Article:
The unique skills of public health nurses are transferable to almost any area of nursing.
By Daniel Punch
In the shadow of St. James Cathedral’s 93-metre gothic tower, St. James Park is a welcoming patch of green among the grey concrete and orange brick of Toronto’s oldest neighbourhood. You can find a cross-section of downtown Toronto at the park. Bankers on lunch break, families towing babies and dogs, tourists, and clients of nearby homeless shelters all make use of the public space.
Unfortunately, you can also find an increasing number of used sharps left behind by opioid drug users. Between 30 and 50 sharps are left in the park every month, according to RN Lanadee Lampman, the St. James Cathedral parish nurse and a member of the Registered Nurses’ Association of Ontario (RNAO).
The used sharps are a health concern for the local community, St. James parishioners, and the handful of homeless people who spend their days in the park and sleep on the cathedral’s porch. “We’ve got dogs and babies and vulnerable people living here,” Lampman explains. “We need to deal with this.”
The solution came in the form of a big, yellow sharps disposal box. It sounds simple, but getting the box installed in the park required a year-long campaign that engaged community members and organizations, and made use of skills Lampman honed as a public health nurse more than 20 years ago.
Since graduating from the University of Toronto’s nursing program in 1984, Lampman has worked in nearly every health sector. She became St. James’ parish nurse in 2013. Her time as a public health nurse in North York in the early 1990s was particularly influential, she says, noting she’s carried the lessons she learned about community engagement throughout her career, and particularly into her current role.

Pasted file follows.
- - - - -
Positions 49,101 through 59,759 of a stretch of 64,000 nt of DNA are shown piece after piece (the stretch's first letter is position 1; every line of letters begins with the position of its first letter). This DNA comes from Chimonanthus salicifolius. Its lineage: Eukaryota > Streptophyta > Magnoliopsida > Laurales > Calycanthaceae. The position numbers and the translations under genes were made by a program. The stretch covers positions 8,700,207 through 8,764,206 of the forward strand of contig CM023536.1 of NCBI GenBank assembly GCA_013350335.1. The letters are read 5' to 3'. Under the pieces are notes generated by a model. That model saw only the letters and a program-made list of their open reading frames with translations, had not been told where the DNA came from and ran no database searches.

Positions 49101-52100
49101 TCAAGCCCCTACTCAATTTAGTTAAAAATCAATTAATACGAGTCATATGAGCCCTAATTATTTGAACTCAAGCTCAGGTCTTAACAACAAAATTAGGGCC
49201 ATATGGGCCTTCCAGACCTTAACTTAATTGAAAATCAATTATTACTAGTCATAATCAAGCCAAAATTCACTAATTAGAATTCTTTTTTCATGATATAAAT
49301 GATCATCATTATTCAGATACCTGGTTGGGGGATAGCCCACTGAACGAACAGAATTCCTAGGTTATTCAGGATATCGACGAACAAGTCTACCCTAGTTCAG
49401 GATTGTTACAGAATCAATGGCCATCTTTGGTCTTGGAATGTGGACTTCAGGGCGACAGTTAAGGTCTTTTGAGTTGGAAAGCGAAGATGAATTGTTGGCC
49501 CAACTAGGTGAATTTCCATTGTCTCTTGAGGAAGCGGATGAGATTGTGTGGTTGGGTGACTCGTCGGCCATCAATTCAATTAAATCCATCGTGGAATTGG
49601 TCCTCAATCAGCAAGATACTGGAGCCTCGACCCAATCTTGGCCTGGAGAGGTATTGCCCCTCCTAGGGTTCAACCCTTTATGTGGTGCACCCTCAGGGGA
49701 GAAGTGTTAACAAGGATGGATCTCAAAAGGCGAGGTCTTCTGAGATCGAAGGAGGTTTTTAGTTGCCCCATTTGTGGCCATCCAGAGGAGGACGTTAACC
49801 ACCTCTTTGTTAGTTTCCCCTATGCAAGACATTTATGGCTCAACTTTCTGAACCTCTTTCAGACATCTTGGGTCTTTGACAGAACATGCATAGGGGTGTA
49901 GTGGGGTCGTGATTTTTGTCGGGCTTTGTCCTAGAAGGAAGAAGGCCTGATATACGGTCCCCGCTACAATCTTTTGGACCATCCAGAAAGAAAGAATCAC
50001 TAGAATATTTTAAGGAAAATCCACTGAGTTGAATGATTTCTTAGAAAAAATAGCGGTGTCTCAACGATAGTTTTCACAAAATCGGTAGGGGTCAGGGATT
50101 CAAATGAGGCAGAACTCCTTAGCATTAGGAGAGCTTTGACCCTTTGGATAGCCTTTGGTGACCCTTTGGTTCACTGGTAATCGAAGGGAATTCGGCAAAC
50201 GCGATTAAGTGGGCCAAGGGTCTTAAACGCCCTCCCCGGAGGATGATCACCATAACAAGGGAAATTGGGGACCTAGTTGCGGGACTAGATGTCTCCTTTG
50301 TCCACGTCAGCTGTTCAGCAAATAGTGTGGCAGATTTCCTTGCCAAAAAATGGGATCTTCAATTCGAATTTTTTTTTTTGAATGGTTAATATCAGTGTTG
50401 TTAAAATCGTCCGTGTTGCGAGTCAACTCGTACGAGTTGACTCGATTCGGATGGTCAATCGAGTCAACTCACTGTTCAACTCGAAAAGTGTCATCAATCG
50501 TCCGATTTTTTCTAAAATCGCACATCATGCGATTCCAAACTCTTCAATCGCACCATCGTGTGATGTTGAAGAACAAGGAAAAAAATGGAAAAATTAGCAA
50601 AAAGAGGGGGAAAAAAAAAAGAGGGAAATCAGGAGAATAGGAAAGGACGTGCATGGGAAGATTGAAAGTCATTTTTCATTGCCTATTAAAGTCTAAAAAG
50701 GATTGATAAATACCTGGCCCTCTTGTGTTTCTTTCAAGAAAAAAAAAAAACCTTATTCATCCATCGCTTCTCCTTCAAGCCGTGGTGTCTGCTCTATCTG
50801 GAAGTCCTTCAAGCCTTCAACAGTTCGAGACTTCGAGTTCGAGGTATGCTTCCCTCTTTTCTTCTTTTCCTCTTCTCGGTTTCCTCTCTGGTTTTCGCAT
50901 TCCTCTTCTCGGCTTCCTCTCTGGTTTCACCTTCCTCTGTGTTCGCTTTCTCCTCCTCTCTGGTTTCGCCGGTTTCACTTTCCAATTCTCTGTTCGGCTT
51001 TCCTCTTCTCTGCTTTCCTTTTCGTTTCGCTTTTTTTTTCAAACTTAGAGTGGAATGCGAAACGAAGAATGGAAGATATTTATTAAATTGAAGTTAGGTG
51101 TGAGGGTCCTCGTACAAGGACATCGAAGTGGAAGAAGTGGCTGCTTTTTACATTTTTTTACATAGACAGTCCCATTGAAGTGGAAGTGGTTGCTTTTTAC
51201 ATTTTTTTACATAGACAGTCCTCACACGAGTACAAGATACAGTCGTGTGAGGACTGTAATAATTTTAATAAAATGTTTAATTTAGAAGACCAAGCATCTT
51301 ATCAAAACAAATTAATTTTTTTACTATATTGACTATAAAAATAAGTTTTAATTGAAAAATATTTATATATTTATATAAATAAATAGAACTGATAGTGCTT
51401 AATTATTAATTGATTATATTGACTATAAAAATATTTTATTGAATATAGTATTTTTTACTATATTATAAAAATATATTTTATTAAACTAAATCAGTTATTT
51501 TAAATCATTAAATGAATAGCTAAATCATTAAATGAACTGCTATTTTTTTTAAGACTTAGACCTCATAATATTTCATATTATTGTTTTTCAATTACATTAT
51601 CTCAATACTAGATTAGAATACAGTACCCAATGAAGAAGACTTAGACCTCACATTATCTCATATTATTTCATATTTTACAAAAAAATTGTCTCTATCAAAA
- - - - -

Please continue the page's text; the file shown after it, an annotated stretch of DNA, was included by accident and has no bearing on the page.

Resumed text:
Lampman first learned about the sharps disposal boxes at a Toronto board of health meeting in July 2016, where she was giving a deputation in support of supervised injection services. She soon joined the Toronto Needle Box Coalition, a group of concerned individuals and organizations seeking to get these boxes installed throughout the city.
Getting a sharps box in St. James Park required a lot of research and advocacy from Lampman. She partnered with Toronto Public Health’s (TPH) needle exchange program to help pay for the box and ensure its contents were disposed of. She reached out to local businesses and the neighbourhood association to calm their fears about the “scary looking box” she planned to install. She also did “show and tell” with the people who live in the park and clients of the nearby shelters. “I’m very noisy about my box, how to use it, and what it’s for,” she says.
The sharps box was finally installed on July 31, 2017. Though she still finds a few syringes in the park, more and more of them are being dropped in the disposal unit, which she checks once a month.
Unfortunately, the opioid epidemic continues to intensify in Toronto and across North America. In late July, one of the “regulars” at St. James died of an overdose. And in August, Lampman used her naloxone kit for the first time to prevent another overdose on the cathedral grounds.
To keep her community safe and healthy during the crisis, Lampman says she will continue to use a public health approach. She worked with TPH to educate St. James volunteers about harm reduction strategies, and is offering recovery support groups for people who have lost loved ones. “The focus on the wider community, working with groups, and connections are all things I learned from public health,” she says.
Daniel Punch is staff writer for RNAO, the professional association representing registered nurses, nurse practitioners, and nursing students in Ontario. This article was originally published in the Sept/Oct 2017 issue of Registered Nurse Journal, the bi-monthly publication of the Registered Nurses’ Association of Ontario (RNAO).